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earlier burfling | later burfling

Mercury rising, alas

Today's Boston Globe has a story about mercury hotspots in New England and Canada.
For years, scientists and public policy makers have focused on mercury that is emitted from power plants and incinerators and falls into lakes and ponds, where it is easily converted into its toxic form when it interacts with bacteria in freshwater sediment. Across the region, pregnant woman and children have been warned not to eat many freshwater fish because the creatures can pass on the mercury concentrated in their flesh.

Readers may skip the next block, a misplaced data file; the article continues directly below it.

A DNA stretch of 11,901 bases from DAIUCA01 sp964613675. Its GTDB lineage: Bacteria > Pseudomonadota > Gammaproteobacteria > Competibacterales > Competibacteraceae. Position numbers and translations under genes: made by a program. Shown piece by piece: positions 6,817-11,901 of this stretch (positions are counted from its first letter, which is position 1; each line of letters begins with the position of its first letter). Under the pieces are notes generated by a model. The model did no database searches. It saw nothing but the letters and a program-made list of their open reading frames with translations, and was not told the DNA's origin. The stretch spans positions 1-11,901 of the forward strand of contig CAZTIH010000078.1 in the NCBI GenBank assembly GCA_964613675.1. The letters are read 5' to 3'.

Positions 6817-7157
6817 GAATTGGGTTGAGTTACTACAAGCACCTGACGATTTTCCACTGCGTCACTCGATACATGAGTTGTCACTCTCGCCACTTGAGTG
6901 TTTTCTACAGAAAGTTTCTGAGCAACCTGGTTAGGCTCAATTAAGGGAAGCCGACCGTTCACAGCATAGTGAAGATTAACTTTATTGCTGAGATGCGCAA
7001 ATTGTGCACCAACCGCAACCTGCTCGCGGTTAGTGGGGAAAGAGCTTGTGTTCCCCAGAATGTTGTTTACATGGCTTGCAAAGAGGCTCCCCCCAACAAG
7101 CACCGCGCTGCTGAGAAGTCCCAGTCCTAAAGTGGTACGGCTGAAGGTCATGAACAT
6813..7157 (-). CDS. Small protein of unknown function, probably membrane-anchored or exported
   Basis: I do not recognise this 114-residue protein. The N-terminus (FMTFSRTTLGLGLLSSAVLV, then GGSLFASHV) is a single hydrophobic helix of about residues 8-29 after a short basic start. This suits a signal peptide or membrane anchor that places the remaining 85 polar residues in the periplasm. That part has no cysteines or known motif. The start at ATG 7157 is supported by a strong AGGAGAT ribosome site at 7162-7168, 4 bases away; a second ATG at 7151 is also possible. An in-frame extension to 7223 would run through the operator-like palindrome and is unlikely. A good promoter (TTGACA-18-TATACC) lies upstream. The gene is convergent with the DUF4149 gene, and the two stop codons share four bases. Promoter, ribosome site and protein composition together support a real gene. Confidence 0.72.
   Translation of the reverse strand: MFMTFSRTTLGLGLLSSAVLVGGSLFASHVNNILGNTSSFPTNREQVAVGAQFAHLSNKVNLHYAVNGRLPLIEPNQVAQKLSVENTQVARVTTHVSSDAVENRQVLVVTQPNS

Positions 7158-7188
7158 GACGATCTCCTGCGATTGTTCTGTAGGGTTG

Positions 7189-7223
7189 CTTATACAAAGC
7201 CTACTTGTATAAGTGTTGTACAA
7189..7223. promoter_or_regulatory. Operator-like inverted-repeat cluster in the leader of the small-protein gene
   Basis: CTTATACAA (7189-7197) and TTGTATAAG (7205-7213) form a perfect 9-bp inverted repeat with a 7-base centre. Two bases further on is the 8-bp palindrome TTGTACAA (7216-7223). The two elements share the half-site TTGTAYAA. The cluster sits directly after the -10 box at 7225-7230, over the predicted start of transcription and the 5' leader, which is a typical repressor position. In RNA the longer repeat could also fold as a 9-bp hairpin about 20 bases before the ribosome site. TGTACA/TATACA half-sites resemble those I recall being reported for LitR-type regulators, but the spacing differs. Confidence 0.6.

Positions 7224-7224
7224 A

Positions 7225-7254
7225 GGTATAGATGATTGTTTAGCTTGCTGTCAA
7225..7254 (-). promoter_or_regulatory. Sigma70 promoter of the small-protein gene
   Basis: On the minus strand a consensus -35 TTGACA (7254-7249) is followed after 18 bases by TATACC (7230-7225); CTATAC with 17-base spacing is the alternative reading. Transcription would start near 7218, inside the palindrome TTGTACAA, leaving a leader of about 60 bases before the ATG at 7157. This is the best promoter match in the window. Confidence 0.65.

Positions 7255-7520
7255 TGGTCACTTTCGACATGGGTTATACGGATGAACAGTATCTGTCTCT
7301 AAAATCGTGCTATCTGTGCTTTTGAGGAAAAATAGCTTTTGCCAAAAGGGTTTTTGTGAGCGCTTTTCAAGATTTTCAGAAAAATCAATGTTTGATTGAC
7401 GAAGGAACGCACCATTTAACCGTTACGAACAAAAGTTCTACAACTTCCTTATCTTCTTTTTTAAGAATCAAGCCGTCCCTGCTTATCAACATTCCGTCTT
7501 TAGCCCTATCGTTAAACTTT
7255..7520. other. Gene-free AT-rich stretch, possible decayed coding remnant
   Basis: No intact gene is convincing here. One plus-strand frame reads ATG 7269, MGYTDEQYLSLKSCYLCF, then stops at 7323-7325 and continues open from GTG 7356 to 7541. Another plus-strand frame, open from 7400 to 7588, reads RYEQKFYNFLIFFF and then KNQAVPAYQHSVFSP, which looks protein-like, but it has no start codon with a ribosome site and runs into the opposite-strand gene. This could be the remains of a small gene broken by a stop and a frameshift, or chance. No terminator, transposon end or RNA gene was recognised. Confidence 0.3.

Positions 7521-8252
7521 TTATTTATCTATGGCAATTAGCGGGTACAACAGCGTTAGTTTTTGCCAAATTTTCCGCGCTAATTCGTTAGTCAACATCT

But today's report indicates that the same type of toxic conversion may be happening on mountaintops and forests, with mercury falling out of the sky onto tree leaves and then dropping onto the moist forest floor.

Dealing with this sort of pollution will certainly require action at the U.S. Federal level, since most of the coal-fired power plants in question are upwind of the New England states. Unfortunately, given the Bush Administration's history, the odds of it happening any time soon are, frankly, on the poor side of the slim-to-none range.

Hopefully, jhetley's Summer Country doesn't have this particular problem.